In Week 14, the 8-4 Seahawks, their defense back on point, will travel across the country to face an 9-3 Eagles squad with an offense that has proven to be a tough nut for any defense to crack since Chip Kelly made it his own. Factor in Seattle's power-based offense and Philadelphia's sack-happy defense, and no additional narrative should be needed. This game, one of the most intriguing in Week 14's overall slate, could very well help decide how the NFC playoff race shapes up.
But there's a personal side to the game story, originating from Seattle's head coach, Pete Carroll and Philadelphia's current quarterback, Mark Sanchez. Before Sanchez was feted and eventually ousted as the New York Jets' quarterback, he was Carroll's signal-caller at USC in 2007 and '08, back when nothing could stop Carroll's Trojans. Sanchez completed 313 of 487 pass attempts for 3,965 yards, 41 touchdowns and 16 interceptions at USC, and when he decided to make himself available for the 2009 NFL draft, Carroll was opposed to the idea -- he believed that his junior quarterback needed more time before making that call.
At the time, Carroll said, "Mark is going against the grain on this decision. He knows that. He knows that coming out early is a tremendous challenge for a quarterback and the statistics don't back up that it's easy to be successful. One of the difficult aspects of this decision is starting for 15, 16 games as he has -- that lessens the amount of information the NFL has for him. The risk is that as they take apart his season, they find things he could maybe have rectified and solidified had he stayed another year."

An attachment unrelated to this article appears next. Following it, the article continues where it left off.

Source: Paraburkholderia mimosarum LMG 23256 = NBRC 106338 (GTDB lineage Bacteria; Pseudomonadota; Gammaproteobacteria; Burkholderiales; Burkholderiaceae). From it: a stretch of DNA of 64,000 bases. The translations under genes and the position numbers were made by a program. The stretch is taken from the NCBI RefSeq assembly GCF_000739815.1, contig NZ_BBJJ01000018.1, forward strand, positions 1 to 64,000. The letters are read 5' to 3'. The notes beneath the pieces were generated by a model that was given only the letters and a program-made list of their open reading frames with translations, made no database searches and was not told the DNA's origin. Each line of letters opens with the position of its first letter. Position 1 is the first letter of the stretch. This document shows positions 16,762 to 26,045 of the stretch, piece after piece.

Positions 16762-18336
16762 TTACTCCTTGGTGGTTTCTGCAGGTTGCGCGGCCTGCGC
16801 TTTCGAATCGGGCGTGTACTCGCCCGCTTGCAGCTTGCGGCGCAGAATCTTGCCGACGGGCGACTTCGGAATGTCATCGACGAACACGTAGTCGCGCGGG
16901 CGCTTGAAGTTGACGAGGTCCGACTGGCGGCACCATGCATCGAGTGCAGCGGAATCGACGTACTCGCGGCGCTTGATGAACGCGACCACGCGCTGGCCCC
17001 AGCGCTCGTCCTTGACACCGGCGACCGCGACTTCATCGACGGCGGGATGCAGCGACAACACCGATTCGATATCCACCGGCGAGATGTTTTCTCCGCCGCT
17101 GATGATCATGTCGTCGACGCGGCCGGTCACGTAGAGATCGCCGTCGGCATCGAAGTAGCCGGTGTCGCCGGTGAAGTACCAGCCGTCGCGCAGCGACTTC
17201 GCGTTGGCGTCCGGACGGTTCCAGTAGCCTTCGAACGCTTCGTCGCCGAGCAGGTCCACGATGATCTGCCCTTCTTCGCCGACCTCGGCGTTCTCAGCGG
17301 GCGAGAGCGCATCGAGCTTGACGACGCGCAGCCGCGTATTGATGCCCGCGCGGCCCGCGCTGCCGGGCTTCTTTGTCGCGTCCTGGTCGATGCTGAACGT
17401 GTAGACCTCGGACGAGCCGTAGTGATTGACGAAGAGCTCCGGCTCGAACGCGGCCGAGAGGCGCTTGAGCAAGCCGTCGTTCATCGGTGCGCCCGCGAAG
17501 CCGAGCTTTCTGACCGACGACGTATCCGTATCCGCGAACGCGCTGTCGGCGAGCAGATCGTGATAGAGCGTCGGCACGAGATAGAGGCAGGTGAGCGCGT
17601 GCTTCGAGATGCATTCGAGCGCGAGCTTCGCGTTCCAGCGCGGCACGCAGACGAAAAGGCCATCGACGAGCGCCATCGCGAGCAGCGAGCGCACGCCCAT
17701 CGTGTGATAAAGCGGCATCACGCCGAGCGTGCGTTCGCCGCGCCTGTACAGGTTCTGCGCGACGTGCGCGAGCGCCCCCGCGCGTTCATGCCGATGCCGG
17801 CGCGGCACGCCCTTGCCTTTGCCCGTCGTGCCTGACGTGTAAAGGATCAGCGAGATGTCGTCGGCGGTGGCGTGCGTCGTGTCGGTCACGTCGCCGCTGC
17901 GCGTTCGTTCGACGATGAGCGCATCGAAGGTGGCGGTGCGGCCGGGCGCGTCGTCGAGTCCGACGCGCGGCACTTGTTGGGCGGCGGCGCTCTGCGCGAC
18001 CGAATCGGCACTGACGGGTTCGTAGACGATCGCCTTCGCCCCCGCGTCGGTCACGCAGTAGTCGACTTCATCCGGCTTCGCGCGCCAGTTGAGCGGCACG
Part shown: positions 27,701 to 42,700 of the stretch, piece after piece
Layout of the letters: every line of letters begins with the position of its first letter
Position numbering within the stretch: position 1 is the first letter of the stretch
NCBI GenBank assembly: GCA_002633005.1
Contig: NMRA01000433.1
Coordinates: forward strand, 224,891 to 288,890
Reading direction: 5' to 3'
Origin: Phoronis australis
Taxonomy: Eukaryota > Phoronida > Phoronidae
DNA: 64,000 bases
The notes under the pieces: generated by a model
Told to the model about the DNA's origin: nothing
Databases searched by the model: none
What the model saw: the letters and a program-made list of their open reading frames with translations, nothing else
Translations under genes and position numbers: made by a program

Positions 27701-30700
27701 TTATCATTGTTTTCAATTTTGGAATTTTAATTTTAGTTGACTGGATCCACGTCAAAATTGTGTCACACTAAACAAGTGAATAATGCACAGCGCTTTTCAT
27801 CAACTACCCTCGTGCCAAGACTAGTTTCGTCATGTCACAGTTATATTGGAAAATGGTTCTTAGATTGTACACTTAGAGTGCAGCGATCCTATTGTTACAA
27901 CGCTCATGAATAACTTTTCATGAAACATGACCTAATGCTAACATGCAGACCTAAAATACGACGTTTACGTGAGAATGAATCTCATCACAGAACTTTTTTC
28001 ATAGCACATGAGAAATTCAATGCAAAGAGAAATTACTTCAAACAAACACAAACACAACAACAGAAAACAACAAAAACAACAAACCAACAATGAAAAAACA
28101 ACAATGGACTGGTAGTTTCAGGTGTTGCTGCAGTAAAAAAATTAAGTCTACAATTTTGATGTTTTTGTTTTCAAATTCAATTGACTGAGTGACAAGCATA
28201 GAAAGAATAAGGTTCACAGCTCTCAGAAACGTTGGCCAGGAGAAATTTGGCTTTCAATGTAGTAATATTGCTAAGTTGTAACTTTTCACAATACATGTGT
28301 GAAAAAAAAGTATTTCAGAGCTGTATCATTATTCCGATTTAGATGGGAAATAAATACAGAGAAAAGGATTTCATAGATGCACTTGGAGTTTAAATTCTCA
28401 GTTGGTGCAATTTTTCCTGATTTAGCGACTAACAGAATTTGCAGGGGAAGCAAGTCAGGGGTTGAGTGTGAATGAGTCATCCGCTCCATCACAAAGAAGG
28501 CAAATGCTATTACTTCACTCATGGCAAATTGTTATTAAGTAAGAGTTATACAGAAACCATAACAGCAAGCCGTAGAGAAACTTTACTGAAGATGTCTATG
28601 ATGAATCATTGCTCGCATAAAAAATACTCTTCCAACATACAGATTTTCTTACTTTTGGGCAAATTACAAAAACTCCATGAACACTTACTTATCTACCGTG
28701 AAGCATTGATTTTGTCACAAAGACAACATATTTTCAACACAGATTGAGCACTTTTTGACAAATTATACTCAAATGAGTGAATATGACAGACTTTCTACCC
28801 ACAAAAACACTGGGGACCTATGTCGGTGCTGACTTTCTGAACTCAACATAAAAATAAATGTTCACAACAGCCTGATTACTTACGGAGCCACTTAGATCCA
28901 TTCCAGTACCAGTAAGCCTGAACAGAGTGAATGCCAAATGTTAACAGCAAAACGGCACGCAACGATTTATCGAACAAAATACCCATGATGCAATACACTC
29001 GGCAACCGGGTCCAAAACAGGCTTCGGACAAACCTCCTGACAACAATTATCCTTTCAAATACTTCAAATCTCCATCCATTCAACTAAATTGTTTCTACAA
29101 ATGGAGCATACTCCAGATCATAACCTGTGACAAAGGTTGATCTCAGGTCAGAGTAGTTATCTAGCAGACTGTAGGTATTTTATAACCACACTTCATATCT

Sanchez left for the 2009 draft anyway, where the Jets traded up to make him the fifth overall selection. After a couple of successful seasons in which he helped lead his team to two straight AFC championship games, things started to fall apart for Sanchez and for the Jets. Limited passing concepts and a dearth of target talent met with Sanchez's own relative inability to transcend his surroundings, and after he lost the '13 season to a shoulder injury, Sanchez was done in New York.
Chip Kelly signed him as a relative afterthought in a public sense in March, giving Sanchez one year to prove himself in a more friendly situation -- as a backup with a coaching staff that truly understood the quarterback position. (While this is happening, of course, Carroll's team was winning their first Super Bowl in franchise history.) Now, Sanchez is in a great spot for his college-to-pro redemption.
Fixing the QBs: Washington's Robert Griffin III